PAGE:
Thread Starter Member

    Sep 5, 2011
    48
    0
    Thank you so much!
    I read: "Typically R1 is 220 ohms or 240 ohms, but it could be some other value."

    So I put in whatever works.220, 240, 6000m, whatever. Then just work it out, ok. Can you get me so info on what ADJ is looking for? For voltage reg.

    unwanted voltage goes in. wanted voltages goes out. But what happens to ADJ? It’s not voltage only. Please look at the diagram above the calculator.
    I did some calculations on the calculator, and found that ADJ is not voltage sensitive, voltage only. R1 will be 240 OHMS. If R2 is 2064 OHMS, then OUT is 12 VOLTS. But, if R2 is 4560 OHMS, then OUT is 25 VOLTS. Now if ADJ is voltage sensing only, then current through R1 and R2 is the same with both voltage outputs 12 volts and 25 volts, which means that 1.25 volts was at ADJ with both outputs 12 V and 25 V. So is ADJ controlled by current?
    Thank you,
    Logmode
     
  10. logmode

    Thread Starter Member

    Sep 5, 2011
    48
    0
    Bought some regulators. And found out that the current stays the same at ADJ in both cases
    58 UA @ 12 V and 58 UA @ 28 v.
    I’m tiered, later I am going to look at it again, be back.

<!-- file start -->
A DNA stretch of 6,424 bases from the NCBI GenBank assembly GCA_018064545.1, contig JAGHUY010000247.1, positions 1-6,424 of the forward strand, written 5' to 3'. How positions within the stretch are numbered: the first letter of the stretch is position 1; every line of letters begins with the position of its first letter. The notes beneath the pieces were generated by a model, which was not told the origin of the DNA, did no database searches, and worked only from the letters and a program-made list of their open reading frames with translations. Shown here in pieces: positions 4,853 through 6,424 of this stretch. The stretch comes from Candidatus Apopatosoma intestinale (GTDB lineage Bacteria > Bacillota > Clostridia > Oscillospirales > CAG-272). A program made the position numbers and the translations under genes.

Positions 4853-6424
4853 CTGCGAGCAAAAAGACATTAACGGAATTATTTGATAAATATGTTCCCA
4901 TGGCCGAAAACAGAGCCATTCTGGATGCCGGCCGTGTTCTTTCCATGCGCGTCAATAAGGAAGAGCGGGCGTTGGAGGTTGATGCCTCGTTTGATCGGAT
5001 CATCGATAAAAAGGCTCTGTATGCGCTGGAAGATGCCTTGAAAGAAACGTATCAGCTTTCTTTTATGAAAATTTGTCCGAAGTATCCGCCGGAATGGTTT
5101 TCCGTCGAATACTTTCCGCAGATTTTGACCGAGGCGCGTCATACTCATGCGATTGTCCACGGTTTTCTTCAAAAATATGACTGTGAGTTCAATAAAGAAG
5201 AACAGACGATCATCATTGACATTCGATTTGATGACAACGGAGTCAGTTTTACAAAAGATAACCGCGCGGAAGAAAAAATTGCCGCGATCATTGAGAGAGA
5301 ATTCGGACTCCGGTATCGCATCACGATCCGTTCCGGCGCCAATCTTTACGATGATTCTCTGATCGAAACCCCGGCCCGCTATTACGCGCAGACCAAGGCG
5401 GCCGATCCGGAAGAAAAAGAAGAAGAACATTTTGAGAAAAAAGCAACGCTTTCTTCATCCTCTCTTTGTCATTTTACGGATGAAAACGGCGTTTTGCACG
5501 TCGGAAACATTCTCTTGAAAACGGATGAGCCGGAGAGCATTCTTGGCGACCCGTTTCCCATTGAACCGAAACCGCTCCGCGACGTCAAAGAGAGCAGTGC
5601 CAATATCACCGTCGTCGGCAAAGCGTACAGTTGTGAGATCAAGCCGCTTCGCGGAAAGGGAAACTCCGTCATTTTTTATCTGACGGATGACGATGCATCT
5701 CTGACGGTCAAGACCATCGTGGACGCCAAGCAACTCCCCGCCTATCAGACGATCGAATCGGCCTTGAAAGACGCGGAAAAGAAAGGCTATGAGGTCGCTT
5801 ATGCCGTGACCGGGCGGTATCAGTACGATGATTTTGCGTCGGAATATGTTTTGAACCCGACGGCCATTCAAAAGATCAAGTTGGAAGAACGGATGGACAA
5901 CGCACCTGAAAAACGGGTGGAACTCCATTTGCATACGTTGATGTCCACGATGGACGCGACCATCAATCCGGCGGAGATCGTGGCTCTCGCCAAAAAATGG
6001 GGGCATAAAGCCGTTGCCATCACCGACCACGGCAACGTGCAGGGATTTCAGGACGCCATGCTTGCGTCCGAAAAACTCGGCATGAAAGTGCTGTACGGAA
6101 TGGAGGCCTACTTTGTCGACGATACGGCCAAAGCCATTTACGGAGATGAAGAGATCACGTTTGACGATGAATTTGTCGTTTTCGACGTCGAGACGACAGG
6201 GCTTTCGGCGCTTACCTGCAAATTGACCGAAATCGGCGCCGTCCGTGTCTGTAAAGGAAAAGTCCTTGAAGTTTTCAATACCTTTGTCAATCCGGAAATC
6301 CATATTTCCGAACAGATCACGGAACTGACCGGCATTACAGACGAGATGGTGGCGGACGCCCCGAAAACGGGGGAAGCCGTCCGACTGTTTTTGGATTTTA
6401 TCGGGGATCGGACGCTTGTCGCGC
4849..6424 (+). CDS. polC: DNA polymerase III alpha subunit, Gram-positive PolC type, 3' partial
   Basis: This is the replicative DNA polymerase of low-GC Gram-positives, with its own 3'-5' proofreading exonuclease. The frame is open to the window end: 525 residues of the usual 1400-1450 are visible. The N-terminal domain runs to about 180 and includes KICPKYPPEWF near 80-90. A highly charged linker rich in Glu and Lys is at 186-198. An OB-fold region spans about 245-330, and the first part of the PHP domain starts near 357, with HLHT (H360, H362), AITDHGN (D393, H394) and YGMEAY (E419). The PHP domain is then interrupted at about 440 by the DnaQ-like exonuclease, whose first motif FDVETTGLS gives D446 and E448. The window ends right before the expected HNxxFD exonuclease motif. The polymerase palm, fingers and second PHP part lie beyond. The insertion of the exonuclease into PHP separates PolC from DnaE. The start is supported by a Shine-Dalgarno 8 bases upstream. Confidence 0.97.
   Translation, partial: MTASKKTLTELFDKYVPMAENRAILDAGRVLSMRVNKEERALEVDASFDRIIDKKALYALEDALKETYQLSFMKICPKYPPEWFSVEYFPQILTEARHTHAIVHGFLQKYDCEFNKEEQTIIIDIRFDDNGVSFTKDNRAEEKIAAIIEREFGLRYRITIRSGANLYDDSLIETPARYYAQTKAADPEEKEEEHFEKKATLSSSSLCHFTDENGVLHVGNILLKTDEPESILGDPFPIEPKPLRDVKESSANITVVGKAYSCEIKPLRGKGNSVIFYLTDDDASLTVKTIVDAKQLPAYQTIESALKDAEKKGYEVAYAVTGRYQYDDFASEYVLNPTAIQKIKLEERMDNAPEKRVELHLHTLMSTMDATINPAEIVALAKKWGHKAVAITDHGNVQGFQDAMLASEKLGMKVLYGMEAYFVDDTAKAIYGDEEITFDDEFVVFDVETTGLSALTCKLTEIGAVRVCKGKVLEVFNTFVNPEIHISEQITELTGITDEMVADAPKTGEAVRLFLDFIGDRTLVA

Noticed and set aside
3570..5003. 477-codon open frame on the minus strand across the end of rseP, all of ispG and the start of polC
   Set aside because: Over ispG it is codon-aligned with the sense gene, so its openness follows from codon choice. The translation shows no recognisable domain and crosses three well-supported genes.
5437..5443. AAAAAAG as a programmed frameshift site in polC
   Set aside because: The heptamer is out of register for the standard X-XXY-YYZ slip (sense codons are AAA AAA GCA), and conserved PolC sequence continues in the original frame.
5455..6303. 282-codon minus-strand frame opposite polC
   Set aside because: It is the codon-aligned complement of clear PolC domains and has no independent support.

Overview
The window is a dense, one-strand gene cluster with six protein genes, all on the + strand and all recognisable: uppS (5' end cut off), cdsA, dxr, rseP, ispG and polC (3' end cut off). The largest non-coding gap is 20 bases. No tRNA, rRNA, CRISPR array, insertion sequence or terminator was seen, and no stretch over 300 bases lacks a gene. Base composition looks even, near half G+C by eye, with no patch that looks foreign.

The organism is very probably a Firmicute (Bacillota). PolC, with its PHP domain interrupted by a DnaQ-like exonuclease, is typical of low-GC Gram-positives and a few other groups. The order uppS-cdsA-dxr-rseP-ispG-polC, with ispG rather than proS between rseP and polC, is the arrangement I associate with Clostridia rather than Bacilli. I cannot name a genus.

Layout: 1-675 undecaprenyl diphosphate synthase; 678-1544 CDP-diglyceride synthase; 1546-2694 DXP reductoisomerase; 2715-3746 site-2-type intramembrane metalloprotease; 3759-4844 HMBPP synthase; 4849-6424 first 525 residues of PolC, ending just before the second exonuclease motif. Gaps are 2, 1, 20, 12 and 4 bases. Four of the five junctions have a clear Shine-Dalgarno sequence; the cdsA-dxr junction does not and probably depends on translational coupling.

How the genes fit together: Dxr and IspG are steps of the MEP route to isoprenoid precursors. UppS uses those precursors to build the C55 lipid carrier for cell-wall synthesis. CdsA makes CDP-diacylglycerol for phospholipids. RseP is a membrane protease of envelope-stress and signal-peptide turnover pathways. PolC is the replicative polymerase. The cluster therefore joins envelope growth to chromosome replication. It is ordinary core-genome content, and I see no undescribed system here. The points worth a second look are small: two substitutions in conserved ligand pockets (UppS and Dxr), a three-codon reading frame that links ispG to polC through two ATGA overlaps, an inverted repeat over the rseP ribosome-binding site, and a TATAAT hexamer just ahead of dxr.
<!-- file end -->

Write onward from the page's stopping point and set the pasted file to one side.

logmode
     
  11. crutschow

    Expert

    Mar 14, 2008
    13,000
    3,229
    R1 cannot be "whatever". You should use about 240Ω. That allows the regulator to maintain regulation even with no load.

    The regulator regulates by maintaining 1.25V across R1. It's related to current since it's the current through the resistors that determines the resistor voltage drop.

    For example for 1.25V across R1 = 240Ω, the resistor current is 1.25/240 =5.208mA. The regulator will then adjust the output voltage so that the same current flows through R2. Thus 5.208mA through R2 = 2064Ω gives a voltage drop of 5.208mA x 2064Ω = 10.75V. Add that to the 1.25V drop across R1 gives an output voltage of 12.0V
     
  12. logmode

    Thread Starter Member

    Sep 5, 2011
    48
    0
    Hi,
    Thank you for your correction of my error.

    ADJ is not a variable MA, or V input proportional to the output. But must have 1.25 volts at ADJ or the regulator will change the output till it get 1.25 V at ADJ. Also if the voltage changes at ADJ, then the output voltage will have a reverse action.

    If, R1 = 240 ohms, R2 = 150 ohms, output is 2.03 V, 2.03 V / 390 ohms = 5205.13 UA. Also if R1 = 240 ohms, R2 = 820 ohms output is 5.52 V, 5.52V / 1060 ohm = 5207.55 UA. Then, 5207.55 UA - 5205.13 UA = 2.42 UA. And then, 5.52 V - 2.03 V = 3.49 V. So then 3.49 V / 2.42 = 1.44 v output change for every 1 UA change through R1 and R2.

    Is this correct?

    I said to myself, the current load through ADJ is too small to think about, but it is greater than the current change in R1 and R2. If I am correct, there is very little current change in R1 and R2 for a voltage change in the regulator output. So how does ADJ’s current play in this?

    Should I start a new thread?
    Thank you
     
    Last edited: Jun 17, 2012